React Router is a standard client routing library in React which enables the navigation among views of various components in a React Application. It can run anywhere React runs like on the web, React Native and also on the server-side.
The react router version 6 has introduced several powerful new features along with improved compatibility with React’s latest versions.
Let me remind you that v6 does make heavy use of React hooks — so, you’ll need to be on React 16.8 or greater before you attempt to upgrade to Router v6. If you are on v4 or v5, then you should be able to upgrade to React without disturbing any of your router code — so make sure that you’ve upgraded to React 16.8 or higher and then deploy your app.
You can check the official React documentation to know more about how to upgrade from v4/v5 to v5.1 as it will be easier to make the switch to React Router v6 if you upgrade to v5.1.
How to install React Router:
To install React Router v6 — just run npm install react-router-dom@6 in your project terminal and then wait for the installation to complete.
If you are using yarn then use this command:
yarn add react-router-dom@6
<Routes> also manages <Switch>
In v5, we could use <Switch> to wrap our routes but in v6 <Switch> is not exported from react-router-dom. Now we’ll have to use <Routes> to do the same thing instead of <Switch>.
<Routes> is kind of <Switch> only, but a lot more powerful as it leads to leaner, more predictable code and also they can be nested in one place instead of being spread out in different components.
Note: <Routes> isn’t a replacement of <Switch>, rather it is a compulsory parent component you have to use for individual <Route> components. But at the same time, <Routes> is an advanced way to compare the URL and <Route>.
Use <Route element> instead of <Route children>
The component that should be rendered on matching a route can not be written as children of the “Route component”, but it takes a prop called “element” where we have to pass a JSX component to be rendered. Another important reason for using the “element” prop in v6 is that <Route children> is reserved for nesting routes.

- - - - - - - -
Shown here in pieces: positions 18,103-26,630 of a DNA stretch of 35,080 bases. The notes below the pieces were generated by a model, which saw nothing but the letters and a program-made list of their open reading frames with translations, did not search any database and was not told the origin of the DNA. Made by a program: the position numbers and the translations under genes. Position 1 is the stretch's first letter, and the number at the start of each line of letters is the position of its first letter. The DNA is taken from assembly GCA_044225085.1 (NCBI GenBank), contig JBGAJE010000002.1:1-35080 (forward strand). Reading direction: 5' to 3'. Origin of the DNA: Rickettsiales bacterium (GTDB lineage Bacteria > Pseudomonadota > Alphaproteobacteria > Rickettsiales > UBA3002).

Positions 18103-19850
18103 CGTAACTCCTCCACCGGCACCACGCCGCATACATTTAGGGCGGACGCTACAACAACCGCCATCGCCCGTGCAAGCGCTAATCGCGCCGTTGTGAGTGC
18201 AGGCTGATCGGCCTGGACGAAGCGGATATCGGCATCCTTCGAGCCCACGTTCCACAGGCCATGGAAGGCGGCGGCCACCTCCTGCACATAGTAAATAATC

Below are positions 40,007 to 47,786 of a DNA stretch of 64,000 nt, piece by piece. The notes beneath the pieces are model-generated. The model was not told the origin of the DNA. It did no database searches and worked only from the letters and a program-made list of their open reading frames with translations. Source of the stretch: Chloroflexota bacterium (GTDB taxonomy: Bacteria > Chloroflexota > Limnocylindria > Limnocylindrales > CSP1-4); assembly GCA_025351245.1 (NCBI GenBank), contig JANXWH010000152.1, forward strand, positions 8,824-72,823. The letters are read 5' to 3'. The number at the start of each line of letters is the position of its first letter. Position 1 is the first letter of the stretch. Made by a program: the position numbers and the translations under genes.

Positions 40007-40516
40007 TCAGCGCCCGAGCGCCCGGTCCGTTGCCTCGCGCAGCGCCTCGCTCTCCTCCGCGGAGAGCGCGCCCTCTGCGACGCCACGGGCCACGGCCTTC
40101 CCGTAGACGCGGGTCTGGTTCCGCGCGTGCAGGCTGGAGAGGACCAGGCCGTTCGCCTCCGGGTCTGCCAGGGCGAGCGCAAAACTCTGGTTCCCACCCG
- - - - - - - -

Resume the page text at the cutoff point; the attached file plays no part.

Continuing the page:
No Need To Install “react-router-config” Separately
Use “useNavigate” instead of “useHistory”
React Router v6 introduces a new navigation API that is synonymous with <Link> and provides better compatibility with suspense-enabled apps.
In v6, this app should be rewritten to use the navigate API. Most of the time this means changing useHistory to useNavigate:
Replace “Redirect” with “Navigate”
Redirect is no longer exported from react-router-dom.
We can use Navigate to achieve the same features instead.
Do note that the replace prop is passed inside the element of the Route which signifies that we are replacing the current navigation stack.
Without replace, it would mean we are just pushing the component in the existing navigation stack.
You don’t need the “exact” Prop anymore
React router’s better path matching algorithm enables us to match a particular route match without the “exact” prop. Earlier, without “exact”, any URL starting with the concerned keyword would be loaded, as the matching process was done from top to down the route definitions.
You don’t need to worry about that now as React Router has a better algorithm for loading the best route for a particular URL, the order of defining does not really matter now.
So these are just a few features of React Router v6.
React Router v6 lectures will be live in October 2022.
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